The Albanian-Brit pop star rises to the top of the pop echelon with her star-making second album, a striking collection of sophisticated, hard-bodied pop-funk disco that offers up high-octane pop bliss.
I discovered Dua Lipa when I heard her second-ever released track “Be the One” playing in a Duty Free Shop at Amsterdam’s Airport Schiphol when I confused her voice with that to Rihanna. When I made the remark of “is this Rihanna’s new single” to my best friend traveling with me, she laughed at me and said, no, but it does sound like her. Who would have known that four years later, one of pop mainstream’s emerging stars would finally shoot herself all the way up the ladder of pop stardom. With her 2017 self-titled debut album, she broke through several charts all around the world and she continued that momentum with several breakout track features – Calvin Harris’s global hit “One Kiss” and the throwback house vibes of Diplo and Mark Ronson’s “Electricity.” Fast forward three years later, to the early debut of her second studio album Future Nostalgia, released a week before its original release date, ostensibly because of the coronavirus pandemic, though probably because fans had already leaked it.
Future Nostalgia is a collection of sophisticated and hard-bodied pop-funk disco tracks that continuously offers up high-octane pop bliss. Anchored by lead single “Don’t Start Now,” an instant staple of pop DJs and barre classes, it lays the foundation of what was to come. Lipa capitalizes on her love of ’80s pop and ’90s club culture. She reteams with a team of career producers (Stuart Price and Jeff Bhasker) to dive deep into retro-pop revival, a flashy dancefloor timewarp aimed at the type of pop of music that Giorgio Moroder and other ’80s house artists created. Like all classic dance music, it is more concerned with the thrill of new passion than with what happens after the sun rises. What makes her music stand out compared to the likes of pop divas like Rihanna, Lady Gaga or Madonna is that Lipa radiates a sense of blithe coolness. Her brand is style, competence, and taste.
The album is nonstop, no ballads in sight. Out of the 11 tracks, the closest the album comes to a revealing emotional song is “Pretty Please” in which Lipa pleas for stress-relief sex with an ultra-thick and slick baseline. “Hallucinate” is a gorgeous, house-inflected euphoria; “Physical” serves, high-octane, Olivia Newton-John- ’80s, synth-noir work out track; on “Break My Heart” she samples INXS’s “Need You Tonight” to a very bewitching effect. The Tove Lo-written track “Cool,” she asserts herself as a dominant threat in the ever going male-pop landscape. But the latter track is a moment where I think the album falters slightly in trying to sound too tied to the pop trends of 2020. “Cool” and “Boys Will Be Boys” lack the same warmth and pizzazz as the rest of the album but they are still beautifully-written and excellent pop tracks.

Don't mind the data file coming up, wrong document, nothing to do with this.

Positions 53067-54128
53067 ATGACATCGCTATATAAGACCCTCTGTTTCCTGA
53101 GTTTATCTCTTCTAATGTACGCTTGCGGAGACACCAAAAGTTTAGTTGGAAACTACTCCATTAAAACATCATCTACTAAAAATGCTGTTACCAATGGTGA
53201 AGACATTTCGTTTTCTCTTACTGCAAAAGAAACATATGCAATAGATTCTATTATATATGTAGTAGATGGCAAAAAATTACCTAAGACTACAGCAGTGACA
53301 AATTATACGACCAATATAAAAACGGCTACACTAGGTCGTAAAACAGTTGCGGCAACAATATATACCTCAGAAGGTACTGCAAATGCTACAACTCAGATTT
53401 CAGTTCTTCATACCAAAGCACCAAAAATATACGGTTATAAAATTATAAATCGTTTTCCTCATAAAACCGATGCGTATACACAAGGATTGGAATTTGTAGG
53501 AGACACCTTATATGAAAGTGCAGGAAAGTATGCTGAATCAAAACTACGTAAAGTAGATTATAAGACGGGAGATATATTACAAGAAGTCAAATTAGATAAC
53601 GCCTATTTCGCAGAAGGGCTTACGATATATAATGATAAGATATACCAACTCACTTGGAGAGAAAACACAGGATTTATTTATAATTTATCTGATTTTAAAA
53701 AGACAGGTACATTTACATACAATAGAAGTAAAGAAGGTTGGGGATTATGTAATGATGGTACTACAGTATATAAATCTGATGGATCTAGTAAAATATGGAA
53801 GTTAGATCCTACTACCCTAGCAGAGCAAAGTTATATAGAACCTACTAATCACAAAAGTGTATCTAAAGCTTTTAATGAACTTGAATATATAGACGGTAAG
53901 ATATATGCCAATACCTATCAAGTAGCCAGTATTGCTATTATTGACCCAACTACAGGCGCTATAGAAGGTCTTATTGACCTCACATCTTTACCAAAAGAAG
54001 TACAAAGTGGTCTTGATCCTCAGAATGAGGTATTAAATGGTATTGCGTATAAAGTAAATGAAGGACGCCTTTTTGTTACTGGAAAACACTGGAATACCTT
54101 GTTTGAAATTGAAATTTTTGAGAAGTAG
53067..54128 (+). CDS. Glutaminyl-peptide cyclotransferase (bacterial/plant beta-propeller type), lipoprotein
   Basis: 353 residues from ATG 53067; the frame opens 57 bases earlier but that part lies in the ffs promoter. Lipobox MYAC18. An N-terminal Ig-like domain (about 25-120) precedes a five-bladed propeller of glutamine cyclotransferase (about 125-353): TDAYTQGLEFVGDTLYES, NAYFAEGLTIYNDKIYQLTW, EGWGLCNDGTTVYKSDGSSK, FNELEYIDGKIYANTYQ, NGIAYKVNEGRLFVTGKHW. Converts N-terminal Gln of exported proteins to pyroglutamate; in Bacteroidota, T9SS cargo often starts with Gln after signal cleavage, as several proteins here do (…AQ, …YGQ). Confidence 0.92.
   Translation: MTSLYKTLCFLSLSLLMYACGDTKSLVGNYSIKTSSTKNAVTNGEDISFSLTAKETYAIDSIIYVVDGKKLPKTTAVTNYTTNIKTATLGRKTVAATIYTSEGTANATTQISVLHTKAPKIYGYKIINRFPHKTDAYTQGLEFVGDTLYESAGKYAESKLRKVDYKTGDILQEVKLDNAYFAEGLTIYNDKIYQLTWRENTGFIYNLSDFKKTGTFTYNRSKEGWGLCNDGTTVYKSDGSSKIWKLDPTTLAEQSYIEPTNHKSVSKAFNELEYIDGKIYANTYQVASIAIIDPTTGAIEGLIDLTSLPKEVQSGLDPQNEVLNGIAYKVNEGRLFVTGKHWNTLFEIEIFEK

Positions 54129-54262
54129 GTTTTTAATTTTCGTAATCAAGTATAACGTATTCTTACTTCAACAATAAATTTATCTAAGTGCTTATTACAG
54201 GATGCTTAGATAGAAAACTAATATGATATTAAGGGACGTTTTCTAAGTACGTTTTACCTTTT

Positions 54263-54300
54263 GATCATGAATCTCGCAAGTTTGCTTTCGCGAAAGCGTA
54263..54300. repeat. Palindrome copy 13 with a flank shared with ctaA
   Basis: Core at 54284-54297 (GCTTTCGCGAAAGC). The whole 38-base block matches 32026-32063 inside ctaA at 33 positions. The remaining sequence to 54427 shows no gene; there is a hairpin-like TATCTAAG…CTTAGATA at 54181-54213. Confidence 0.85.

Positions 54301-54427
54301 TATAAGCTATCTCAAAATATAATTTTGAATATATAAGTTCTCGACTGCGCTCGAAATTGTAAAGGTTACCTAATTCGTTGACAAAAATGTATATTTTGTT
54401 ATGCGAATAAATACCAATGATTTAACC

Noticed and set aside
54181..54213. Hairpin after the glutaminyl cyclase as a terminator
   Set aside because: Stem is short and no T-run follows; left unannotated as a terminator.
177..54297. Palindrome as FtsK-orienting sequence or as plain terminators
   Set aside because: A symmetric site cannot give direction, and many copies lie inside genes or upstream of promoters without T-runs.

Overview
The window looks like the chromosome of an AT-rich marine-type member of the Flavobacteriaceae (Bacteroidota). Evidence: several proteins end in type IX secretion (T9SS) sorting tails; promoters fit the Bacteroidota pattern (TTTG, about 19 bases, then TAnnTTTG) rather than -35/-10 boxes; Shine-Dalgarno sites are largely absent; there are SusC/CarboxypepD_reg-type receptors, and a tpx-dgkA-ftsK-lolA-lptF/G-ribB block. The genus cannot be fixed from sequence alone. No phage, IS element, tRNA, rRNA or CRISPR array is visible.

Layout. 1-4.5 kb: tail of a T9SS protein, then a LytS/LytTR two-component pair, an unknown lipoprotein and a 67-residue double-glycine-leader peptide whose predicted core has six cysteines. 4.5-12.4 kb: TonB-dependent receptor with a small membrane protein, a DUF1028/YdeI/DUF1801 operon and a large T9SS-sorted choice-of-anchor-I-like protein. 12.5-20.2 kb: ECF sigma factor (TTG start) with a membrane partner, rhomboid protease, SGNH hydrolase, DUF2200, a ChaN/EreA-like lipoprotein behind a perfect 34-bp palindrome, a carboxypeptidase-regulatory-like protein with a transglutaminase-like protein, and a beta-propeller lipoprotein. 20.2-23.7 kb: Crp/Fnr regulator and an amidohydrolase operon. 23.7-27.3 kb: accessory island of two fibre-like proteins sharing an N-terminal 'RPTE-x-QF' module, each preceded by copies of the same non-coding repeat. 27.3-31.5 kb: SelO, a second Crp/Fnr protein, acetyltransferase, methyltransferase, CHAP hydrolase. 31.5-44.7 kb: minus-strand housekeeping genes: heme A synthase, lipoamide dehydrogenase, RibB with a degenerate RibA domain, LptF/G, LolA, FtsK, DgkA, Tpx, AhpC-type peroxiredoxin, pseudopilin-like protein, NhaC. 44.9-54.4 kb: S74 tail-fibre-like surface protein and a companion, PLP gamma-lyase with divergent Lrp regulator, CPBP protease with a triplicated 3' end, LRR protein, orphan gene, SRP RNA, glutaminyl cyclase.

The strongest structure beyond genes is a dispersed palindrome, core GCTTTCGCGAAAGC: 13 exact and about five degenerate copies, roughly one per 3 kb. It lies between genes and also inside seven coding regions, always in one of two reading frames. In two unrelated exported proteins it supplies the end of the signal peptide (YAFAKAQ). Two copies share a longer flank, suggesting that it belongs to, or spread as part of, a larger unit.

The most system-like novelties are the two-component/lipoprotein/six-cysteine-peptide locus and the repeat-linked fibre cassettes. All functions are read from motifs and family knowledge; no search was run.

Some tracks on the album also serve as social commentary by Lipa on such topics as sexuality, female empowerment and equality. The track “Boys Will Be Boys” is a slow-cut string laden track that tackles sexual harassment. Her point is clear in the lyrics “it’s second nature to walk home before the sun goes down / And put your keys between your knuckles when there’s boys around” followed by “boys will be boys / the girls will be women” – girls have to grow up much faster than their male peers and while the males get to remain blissfully oblivious to the violence of the world until a later age, their female counterpart have their childhood bubbles early on. In contrast on the track “Good in Bed”, Lipa crafts a summery, jaunty pop ear-worm on which she talks about getting “good pipe in the moonlight” – one my new favorite lyrics and euphemisms, right next to Shakira’s “I’m starting to feel just a little abused like a coffee machine in an office” – but her point clear about owning your body and sexuality and being unabashedly proud.
Lipa’s strongest stance: all-in on self-determination. The thrill of the album – as the title itself claims to maintain modern classic status – is in hearing the perfect mix and blend of retro-funk form to suit her commanding style and attitude. Her layered choral arragnements soften the ultra-literal writing, but as a closer, it brings the party to a halt with a serious tone that feels at odds with everything that precedes it. The album itself is an entire statement of proud and flawless bravado. At the end of the listen, Future Nostalgia serves its purpose as a bold collection of pop majesty to dance away your anxieties to, especially in such a tense and scary time… if only for a little while.
Essential Track(s): “Don’t Start Now”, “Physical”, “Break My Heart”, “Boys Will Be Boys”
Released: March 27, 2020.
Genre(s): Disco-pop, electropop, dance-pop.
Featured Artist(s): N/A.
Tour: "Future Nostalgia Tour"  (as of publishing)
Vinyl Edition: Yes - through various outlets (as of publishing).